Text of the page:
African delegates were diplomatic about the U.N.’s focus on their northern neighbors but concerned that there wasn’t enough action to help African countries get on track to meet their Millennium Development Goals, eight benchmarks that U.N. member countries are striving to reach by 2015. They include establishing universal primary education, eradicating hunger and empowering women.

“The concentration on the hot spots of the world – mainly the Middle East – is not without reason, and it shows that the U.N. is concerned about world peace,” said Liberian delegate Abu Kamara, who’s served as a diplomat in several Arab countries. “But African countries are lagging far behind the development goals, and these are critical issues that we believe should be highlighted, too, as we talk about the Middle East.”

Reports circulating at the conference seem determined to outdo one another in doom and gloom, as if to shock attendants into looking beyond Middle Eastern borders. More than 100 million people will die by 2030 if there’s no action on climate change, one report warns. Some 900 million people suffer from undernourishment when the world should be able to feed twice its population, according to another.

The tiny South Pacific island of Nauru tried to marshal attention to what it called “a staggering and irrevocable loss of biodiversity and our shared natural heritage.”

“This summer, we were treated to a new round of truly terrifying news: Arctic sea ice dropped to its lowest extent in recorded history, shattering the previous record by a jaw-dropping 18 percent,” Nauru President Sprent Dabwido told the assembly. “Some scientists are predicting that the Arctic Ocean could be ice-free in as little as five years.”

It’s unclear how many leaders heard Nauru’s distressing message; many had filed out after Obama’s address to the assembly Tuesday morning.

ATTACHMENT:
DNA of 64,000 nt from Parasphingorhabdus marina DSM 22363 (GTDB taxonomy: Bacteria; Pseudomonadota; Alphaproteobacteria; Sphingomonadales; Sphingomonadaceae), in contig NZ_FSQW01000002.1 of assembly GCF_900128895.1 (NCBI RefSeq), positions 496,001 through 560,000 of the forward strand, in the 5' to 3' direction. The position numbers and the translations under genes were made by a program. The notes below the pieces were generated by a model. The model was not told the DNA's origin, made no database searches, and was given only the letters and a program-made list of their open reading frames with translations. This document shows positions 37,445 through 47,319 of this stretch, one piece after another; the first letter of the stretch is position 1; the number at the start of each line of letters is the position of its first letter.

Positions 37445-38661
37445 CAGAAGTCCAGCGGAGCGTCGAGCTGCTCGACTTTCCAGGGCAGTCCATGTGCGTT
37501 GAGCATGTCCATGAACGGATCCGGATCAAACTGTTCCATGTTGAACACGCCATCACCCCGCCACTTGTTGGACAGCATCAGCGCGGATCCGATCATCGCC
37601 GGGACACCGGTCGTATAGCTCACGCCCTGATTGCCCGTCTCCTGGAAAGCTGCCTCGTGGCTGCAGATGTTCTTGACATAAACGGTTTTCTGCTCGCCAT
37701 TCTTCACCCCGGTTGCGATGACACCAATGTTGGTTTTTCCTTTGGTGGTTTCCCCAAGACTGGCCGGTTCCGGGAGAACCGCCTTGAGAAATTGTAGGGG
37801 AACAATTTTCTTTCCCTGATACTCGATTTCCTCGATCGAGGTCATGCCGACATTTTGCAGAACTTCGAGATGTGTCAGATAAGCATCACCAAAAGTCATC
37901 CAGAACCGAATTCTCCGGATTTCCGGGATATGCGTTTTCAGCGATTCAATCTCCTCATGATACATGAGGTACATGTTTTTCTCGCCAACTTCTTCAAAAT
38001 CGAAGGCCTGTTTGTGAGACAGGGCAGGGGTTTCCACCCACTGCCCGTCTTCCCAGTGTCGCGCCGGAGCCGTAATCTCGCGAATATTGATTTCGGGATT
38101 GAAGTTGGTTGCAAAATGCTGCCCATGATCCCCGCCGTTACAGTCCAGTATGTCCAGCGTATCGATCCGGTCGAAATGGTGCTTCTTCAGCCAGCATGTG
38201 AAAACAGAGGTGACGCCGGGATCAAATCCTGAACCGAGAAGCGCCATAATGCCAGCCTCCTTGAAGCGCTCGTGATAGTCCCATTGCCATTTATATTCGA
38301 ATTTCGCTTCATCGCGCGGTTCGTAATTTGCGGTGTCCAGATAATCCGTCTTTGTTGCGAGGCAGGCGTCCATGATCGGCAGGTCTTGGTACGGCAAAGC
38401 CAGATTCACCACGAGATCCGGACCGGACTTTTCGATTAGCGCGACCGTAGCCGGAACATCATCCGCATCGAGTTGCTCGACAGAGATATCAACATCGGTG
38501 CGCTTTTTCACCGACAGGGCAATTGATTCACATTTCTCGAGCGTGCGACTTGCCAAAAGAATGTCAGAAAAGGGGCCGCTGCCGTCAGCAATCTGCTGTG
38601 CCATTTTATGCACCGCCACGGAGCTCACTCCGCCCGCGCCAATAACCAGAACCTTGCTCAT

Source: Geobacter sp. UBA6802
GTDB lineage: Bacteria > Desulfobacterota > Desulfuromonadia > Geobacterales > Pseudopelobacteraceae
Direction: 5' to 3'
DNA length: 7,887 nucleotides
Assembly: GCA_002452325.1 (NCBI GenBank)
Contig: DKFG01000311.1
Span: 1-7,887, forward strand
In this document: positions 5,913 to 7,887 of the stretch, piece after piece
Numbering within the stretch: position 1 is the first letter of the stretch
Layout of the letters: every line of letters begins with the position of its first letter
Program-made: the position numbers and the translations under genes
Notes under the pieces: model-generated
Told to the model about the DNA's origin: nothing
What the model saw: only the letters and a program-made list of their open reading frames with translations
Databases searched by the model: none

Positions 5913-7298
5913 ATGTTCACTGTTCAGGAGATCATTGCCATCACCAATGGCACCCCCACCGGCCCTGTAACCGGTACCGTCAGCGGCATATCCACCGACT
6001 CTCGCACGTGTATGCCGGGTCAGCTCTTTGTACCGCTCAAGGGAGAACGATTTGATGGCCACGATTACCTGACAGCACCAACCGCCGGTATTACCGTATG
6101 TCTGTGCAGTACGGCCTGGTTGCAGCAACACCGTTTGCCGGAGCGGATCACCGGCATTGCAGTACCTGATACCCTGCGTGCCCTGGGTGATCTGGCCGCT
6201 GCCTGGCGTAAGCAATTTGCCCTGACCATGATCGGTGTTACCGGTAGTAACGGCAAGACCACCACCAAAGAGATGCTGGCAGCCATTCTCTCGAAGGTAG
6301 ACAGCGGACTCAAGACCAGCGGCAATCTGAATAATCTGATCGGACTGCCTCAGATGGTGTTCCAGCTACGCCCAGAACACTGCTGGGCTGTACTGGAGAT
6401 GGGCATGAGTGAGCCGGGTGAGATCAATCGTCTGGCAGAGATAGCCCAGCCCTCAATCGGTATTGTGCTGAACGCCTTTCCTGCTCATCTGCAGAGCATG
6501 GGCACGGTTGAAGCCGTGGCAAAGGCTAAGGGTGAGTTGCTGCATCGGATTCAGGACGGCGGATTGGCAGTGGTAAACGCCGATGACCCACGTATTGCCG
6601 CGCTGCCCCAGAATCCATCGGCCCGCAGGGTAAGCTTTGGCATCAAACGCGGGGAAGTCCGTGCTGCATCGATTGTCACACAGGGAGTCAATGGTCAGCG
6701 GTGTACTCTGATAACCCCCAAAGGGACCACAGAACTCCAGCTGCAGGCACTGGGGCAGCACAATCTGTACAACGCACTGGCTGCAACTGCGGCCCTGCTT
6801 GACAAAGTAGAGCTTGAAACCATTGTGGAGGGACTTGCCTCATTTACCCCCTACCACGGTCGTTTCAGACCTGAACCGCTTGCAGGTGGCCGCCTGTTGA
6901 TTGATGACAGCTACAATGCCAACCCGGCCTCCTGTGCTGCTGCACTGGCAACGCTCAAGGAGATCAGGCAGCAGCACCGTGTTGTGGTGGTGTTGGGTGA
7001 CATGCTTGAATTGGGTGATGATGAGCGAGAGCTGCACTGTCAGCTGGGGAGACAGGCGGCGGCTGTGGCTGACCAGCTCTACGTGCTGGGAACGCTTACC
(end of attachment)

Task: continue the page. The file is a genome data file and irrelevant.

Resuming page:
The U.S. president, naturally, had focused on the Middle East, eulogizing the slain American ambassador to Libya, defending free speech after Arab riots over an anti-Islam film and reiterating his call for Syrian President Bashar Assad’s ouster.

Those themes were echoed – often with Syria as the only crisis mentioned by name – in the speeches of leaders from countries big and small. Finland lamented “the tragic situation” in Syria, Cyprus condemned the “violence and massacres of innocent civilians in Syria,” Indonesia called it a “human catastrophe” and Qatar ruffled feathers by calling for “all sorts of support” – presumably including weapons – to help the Syrians overthrow Assad.

“As in 2011, the Middle East and Northern Africa continue to be at the center of the attentions of the international community,” Brazilian President Dilma Rousseff said in her speech to the assembly.

Syria has commanded so much attention this week that even the Palestinian-Israeli conflict, an annual topic of contention at the U.N., has been shoved to the background, leaving some delegates feeling like yesterday’s news.

Ambassador Hisham Badr, assistant foreign minister of Egypt, said, “There’s a lot of frustration” with the lack of discussion this week on reviving peace talks. He echoed the wistfulness of his African and Latin American counterparts in describing how Syria is detracting from important dialogue on other topics.

“Yes, of course Syria is very important and should be on the front burner,” Badr said. “But Palestine should not be forgotten, as the mother of all the problems in the region, and any attempts to divert from that are misguided.”